Halogen activation in the plume of Masaya volcano: field observations and box model investigations
De Moor, J. Maarten
Castro, Jonathan M.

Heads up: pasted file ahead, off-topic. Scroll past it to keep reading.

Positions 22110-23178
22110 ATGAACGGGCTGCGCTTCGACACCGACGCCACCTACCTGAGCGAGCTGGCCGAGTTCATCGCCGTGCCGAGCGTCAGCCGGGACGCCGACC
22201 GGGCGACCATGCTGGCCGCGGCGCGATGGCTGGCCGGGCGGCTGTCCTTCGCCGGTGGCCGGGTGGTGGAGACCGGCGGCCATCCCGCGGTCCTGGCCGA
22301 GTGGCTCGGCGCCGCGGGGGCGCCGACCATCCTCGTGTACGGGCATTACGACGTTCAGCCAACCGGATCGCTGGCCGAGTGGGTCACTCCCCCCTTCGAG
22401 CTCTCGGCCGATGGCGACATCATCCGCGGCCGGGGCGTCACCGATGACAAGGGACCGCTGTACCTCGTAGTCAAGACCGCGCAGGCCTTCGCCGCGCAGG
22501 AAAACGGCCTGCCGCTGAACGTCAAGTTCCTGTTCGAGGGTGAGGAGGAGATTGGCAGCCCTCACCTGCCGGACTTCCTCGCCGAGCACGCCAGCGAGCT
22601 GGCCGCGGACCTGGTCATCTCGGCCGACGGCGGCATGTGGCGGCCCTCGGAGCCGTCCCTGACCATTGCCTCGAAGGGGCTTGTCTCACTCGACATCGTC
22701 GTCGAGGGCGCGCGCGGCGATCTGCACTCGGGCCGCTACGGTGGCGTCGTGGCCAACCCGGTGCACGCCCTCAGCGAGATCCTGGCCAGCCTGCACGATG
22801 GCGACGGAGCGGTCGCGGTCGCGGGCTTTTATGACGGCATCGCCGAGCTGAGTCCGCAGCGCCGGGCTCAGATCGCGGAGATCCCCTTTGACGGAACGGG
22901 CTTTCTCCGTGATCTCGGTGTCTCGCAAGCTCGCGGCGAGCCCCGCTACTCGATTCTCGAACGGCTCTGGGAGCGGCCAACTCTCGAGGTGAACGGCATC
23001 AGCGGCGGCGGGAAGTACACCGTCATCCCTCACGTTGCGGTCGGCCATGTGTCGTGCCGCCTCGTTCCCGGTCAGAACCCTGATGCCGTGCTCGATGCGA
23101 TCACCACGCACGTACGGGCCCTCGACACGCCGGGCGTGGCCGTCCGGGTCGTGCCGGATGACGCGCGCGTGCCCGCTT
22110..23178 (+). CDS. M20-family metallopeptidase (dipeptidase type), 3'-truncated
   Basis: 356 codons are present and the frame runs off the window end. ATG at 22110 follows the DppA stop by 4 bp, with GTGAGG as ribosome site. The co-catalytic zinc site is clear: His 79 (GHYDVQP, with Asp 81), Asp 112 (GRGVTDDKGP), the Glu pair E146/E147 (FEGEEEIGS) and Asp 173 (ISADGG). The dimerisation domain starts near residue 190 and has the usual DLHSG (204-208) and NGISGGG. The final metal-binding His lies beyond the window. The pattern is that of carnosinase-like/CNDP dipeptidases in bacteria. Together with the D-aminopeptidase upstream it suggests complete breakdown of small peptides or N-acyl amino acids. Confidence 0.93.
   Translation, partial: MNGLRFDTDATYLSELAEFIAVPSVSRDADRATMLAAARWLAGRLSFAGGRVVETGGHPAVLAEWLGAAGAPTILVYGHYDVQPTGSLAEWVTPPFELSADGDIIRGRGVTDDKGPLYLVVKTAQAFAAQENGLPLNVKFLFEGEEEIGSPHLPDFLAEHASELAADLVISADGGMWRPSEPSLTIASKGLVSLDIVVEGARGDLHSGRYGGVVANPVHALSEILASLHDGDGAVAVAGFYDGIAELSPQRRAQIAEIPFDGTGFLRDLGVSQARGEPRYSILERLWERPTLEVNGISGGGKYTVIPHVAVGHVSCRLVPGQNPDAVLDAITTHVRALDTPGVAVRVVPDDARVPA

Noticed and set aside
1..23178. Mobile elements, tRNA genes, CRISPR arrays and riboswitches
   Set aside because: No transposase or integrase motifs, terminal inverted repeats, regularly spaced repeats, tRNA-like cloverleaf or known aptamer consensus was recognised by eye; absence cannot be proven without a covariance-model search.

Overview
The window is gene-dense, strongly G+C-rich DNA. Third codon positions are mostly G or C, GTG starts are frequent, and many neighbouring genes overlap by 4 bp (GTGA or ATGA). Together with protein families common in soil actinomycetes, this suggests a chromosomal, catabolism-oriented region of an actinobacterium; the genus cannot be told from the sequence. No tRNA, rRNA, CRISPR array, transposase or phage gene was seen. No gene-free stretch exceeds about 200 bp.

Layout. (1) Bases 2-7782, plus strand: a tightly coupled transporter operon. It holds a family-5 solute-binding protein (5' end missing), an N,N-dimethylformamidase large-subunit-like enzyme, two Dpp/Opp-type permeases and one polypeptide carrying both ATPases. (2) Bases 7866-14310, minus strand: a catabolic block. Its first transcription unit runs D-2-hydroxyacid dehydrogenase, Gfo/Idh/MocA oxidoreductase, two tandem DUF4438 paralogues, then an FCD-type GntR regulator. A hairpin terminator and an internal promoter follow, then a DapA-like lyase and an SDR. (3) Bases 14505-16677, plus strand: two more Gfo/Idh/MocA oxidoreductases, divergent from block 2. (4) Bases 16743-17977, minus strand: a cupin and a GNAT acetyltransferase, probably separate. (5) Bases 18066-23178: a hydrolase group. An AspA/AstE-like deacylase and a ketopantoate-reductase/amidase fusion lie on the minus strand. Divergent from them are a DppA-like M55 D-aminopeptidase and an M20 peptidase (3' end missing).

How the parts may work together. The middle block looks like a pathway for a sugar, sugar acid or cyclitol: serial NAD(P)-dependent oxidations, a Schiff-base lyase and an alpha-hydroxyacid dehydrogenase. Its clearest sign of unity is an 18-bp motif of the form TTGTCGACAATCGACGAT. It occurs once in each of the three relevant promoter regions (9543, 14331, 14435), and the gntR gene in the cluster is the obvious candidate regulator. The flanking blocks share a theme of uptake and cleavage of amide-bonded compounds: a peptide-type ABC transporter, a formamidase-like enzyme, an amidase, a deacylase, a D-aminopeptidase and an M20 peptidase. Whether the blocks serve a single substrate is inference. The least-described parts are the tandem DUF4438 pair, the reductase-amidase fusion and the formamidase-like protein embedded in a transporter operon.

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Volcanic emissions are a source of halogens to the atmosphere. Rapid reactions convert the initially emitted hydrogen halides (HCl, HBr, HI) into reactive species e.g. BrO, Br2, BrCl, ClO, OClO and IO. The activation reaction mechanisms in the plume consume ozone (O3), which is entrained by in-mixed ambient air. In this study, we present observations of the oxidation of bromine, chlorine and iodine during the first 11 minutes after emission, investigating the 25 plume of Santiago Crater of Masaya volcano in Nicaragua. Two field campaigns were conducted, in July 2016 and September 2016. The sum of the reactive species of the respective halogens were determined by gas diffusion denuder sampling followed by GC-MS analysis, while the total amounts of halogens and sulfur amounts were obtained by alkaline trap sampling with subsequent IC and ICP-MS measurements. Both ground and airborne sampling with an unmanned aerial vehicle (including a denuder sampler in combination with an electrochemical SO2 sensor) was performed at different distances from the crater rim. 30 The in-situ measurements were accompanied by remote sensing observations (DOAS). For bromine, the reactive fraction increased from 0.20 ± 0.13 at the crater rim to 0.76 ± 0.26 at 2.8 km downwind, while chlorine showed an increase of the reactive fraction from (2.7±0.7)×10-4 to (11±3)×10-4 in the first 750 m. Additionally, a reactive iodine fraction of 0.3 at the crater rim and 0.9 at 2.8 km was measured. No significant increase in BrO/SO2 molar ratios was observed with the estimated age of the observed plume ranging from 1.4 min to 11.1 min. This study presents a comprehensive gas diffusion denuder data 35 set on reactive halogen species and compares BrO/SO2 ratios with the sum of all reactive Br species. With the observed field data, a chemistry box model (CAABA/MECCA) enabled the reproduction of the observed progression of the reactive bromine to total bromine ratio. An observed contribution of BrO to the reactive bromine fraction of about 10 % was reproduced in the first minutes of the model run. The model results emphasize the importance of ozone entrainment into the plume for the reproduction of the measured reactive bromine formation and the dependence on the availability of HXOY and NOX.
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